Pond Inlet family suing Nunavut RCMP after fatal shooting

The family of a Pond Inlet, Nunavut man who was shot and killed by RCMP on March 18, 2017 are suing the officers involved, and the RCMP.

According to a statement of claim filed in the Nunavut Court of Justice, if the RCMP had done more to make sure police services were available in Inuktitut, the death could have been prevented.

The claim says David (Kunuk) Qajaakuttuk Qamaniq died of a single gun shot wound fired by Const. Patrick Higgins.

The claim also names Const. Kyle Longmire, and Cpl. Terry Hamlin as defendants. According to the claim, both Longmire and Hamlin “participated in the encounter with Kunuk which lead  to his death.” Hamlin was in charge of operations for the Pond Inlet detachment on that day the claim says.

The RCMP has not filed a statement of defence at this time.

Read the statement of claim: David (Kunuk) Qajaakuttuk Qamaniq

All three defendants have since been transferred out of Pond Inlet, a small community of 1,617 people at the northern end of Baffin island, 1,067 kilometres northwest of Iqaluit.

According to the claim, on March 18, 2017, the one year anniversary of Kunuk’s younger sister Enooya’s death by suicide, David Kunuk was supposed to go hunting with a friend but slept in. He was disappointed to “miss the chance to hunt for his family.”

The claim says together with his mother “he cried for his lost sister and expressed “despair” and suggested to his mother that he was considering suicide.

He then told his family that he was going rabbit hunting and left with a .22 rifle.

Kunuk’s mother contacted RCMP on their non-emergency line, concerned with her son’s welfare.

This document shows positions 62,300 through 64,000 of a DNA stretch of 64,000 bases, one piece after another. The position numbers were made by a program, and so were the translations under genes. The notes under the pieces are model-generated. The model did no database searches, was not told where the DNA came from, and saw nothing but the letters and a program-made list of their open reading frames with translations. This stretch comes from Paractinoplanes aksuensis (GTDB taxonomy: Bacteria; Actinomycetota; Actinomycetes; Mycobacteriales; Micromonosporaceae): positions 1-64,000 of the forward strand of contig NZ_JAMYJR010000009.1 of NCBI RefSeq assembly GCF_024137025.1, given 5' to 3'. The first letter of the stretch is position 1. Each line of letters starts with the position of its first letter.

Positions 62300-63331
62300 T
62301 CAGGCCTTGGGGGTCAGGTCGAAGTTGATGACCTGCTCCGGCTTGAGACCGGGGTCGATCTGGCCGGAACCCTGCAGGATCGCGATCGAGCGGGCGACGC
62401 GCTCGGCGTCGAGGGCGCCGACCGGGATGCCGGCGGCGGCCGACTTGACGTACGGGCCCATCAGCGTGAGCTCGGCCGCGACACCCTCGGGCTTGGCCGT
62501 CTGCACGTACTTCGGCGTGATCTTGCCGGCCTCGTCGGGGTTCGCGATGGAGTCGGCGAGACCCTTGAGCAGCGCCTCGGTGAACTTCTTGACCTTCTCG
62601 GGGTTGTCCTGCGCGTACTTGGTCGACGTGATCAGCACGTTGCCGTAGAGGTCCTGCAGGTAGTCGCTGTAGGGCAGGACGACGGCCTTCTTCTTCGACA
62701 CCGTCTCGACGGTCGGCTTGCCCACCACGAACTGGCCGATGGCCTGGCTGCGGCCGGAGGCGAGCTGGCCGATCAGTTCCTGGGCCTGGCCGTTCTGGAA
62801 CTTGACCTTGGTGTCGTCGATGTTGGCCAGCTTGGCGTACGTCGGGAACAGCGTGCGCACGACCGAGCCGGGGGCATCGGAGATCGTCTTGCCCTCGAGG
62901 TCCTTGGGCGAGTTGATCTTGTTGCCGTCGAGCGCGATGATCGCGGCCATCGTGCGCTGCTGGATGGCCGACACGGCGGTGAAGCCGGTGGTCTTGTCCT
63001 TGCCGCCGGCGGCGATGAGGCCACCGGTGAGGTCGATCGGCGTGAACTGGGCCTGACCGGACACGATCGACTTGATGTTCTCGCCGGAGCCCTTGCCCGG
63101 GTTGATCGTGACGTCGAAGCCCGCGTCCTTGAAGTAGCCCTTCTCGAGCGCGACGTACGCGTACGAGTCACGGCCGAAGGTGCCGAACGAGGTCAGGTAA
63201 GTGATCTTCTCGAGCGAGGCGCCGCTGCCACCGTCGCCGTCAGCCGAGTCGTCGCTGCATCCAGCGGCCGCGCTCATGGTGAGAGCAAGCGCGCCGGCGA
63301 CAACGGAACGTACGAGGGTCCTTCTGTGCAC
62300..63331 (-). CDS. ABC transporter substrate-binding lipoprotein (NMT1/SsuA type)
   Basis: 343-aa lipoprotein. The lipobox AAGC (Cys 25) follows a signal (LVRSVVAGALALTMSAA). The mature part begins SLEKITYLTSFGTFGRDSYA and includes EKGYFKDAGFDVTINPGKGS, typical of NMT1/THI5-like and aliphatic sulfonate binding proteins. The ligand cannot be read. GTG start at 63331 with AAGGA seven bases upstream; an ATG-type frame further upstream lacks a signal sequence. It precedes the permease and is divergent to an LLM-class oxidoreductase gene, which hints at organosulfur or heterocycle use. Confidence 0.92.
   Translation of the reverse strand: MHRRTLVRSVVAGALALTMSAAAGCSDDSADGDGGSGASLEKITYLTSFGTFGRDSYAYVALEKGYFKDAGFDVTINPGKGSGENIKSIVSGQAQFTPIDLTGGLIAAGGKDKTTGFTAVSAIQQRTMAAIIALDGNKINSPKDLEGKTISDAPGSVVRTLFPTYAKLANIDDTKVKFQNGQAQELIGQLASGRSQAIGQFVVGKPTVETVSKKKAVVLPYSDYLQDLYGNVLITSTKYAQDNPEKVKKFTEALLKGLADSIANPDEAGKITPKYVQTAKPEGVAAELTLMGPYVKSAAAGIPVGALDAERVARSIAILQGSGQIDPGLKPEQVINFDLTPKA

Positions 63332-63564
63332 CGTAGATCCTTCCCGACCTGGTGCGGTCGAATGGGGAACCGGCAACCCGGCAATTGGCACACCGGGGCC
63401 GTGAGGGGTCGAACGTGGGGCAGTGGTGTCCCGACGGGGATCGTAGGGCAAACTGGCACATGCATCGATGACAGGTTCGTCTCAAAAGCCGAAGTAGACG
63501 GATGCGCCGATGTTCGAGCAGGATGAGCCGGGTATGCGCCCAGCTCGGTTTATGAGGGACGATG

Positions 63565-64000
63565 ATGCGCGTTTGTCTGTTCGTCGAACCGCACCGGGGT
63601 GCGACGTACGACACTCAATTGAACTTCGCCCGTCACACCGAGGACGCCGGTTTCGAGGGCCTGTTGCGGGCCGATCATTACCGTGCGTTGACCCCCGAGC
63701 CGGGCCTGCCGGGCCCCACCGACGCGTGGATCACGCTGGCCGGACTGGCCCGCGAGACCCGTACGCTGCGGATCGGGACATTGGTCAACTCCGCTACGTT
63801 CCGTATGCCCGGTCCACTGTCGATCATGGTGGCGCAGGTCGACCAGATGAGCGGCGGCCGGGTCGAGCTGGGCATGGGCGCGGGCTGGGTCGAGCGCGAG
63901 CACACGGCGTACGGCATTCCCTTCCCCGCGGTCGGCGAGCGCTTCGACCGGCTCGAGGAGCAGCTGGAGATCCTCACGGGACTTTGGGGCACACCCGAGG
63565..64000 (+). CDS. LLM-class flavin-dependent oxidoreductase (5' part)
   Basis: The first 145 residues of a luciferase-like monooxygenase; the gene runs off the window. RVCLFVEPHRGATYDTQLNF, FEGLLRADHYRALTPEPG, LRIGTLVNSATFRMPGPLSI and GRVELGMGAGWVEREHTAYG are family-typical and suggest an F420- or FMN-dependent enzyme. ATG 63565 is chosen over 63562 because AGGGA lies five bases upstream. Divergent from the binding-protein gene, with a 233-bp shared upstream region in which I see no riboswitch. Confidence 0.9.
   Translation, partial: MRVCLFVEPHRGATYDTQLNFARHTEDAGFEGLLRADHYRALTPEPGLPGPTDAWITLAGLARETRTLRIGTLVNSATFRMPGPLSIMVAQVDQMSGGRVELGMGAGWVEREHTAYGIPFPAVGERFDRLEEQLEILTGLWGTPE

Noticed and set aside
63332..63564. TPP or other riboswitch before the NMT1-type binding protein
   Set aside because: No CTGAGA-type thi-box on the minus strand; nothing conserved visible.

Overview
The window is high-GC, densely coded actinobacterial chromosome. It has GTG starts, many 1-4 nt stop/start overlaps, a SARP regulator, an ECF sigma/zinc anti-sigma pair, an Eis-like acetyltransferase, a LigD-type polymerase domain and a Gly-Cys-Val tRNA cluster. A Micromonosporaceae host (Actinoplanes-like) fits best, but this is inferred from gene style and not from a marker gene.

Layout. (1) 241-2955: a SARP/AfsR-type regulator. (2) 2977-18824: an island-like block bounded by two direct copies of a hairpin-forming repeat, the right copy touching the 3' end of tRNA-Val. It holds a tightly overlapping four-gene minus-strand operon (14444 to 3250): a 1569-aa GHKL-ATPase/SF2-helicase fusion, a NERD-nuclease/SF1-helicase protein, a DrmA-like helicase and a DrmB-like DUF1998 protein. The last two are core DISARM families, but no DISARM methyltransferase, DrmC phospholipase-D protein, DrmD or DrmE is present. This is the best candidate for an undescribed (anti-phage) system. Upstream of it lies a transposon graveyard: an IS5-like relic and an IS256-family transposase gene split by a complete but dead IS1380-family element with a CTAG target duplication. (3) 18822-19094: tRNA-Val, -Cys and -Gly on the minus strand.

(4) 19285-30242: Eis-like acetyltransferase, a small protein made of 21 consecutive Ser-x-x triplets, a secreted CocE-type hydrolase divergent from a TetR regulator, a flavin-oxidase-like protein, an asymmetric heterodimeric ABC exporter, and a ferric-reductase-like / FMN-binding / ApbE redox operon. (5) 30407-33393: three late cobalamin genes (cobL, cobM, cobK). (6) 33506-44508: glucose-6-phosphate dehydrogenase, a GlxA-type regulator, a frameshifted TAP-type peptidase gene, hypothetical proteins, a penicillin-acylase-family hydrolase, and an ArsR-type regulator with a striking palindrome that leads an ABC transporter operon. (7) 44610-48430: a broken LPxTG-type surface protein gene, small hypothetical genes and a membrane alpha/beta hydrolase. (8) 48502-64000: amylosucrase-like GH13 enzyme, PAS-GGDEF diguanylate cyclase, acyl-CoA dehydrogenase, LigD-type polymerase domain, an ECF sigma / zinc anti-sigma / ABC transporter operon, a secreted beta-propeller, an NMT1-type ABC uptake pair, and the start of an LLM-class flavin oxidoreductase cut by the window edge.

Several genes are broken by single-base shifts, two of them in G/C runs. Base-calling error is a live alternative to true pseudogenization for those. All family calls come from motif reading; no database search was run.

RCMP discovered Kunuk at the beach with the rifle.

When Kunuk’s family saw RCMP approaching, his father told Cpl. Hamlin that his son was “sober and straight.”

He then shouted to his son in Inuktitut to come home.

Kunuk replied in Inuktitut that he was going rabbit hunting. According to the claim, the father believed his son was now focused on bringing home some food and drove back to Pond Inlet.

By the time Kunuk’s father got home, his wife had received a call from the local Health Centre, Kunuk had been shot by Constable Higgins.

“The Qamaniqs were eventually permitted to see their son very briefly,” says the statement of claim. “There was blood everywhere in the treatment room. Kunuk was struggling to breathe.

“The Qamaniqs were only able to exchange eye contact with Kunuk and were escorted out of the examination room.”

The father went back home to be with his other children.

“After a long time, two nurses emerged from the examination room and advised Leah Qamaniq that her son Kunuk had died.”

The civil case claims that at the time of the shooting, Kunuk had done nothing illegal, was of sound mind, and wasn’t a risk to himself and others, and claim the RCMP were negligent in killing Kunuk.

“Any confrontation which arose, and the subsequent homicide was provoked by and as a result of the negligence or deliberate acts of the officer or officers involved, individually and collectively.”

It also claims the Nunavut RCMP haven’t spent enough time training their officers in mental health, suicide, non-lethal confrontation, and de-escalation, that they have failed in recruiting Inuktitut speaking officers.

While the claim does not cite a specific amount of money they are requesting, it does list factors (loss of future earnings and pan suffering of the family) that would be the basis of any award.

The family also asks that any court case take in place in Pond Inlet with a judge and jury trial.

The Ottawa police investigated the shooting and cleared the officers of any wrongdoing.

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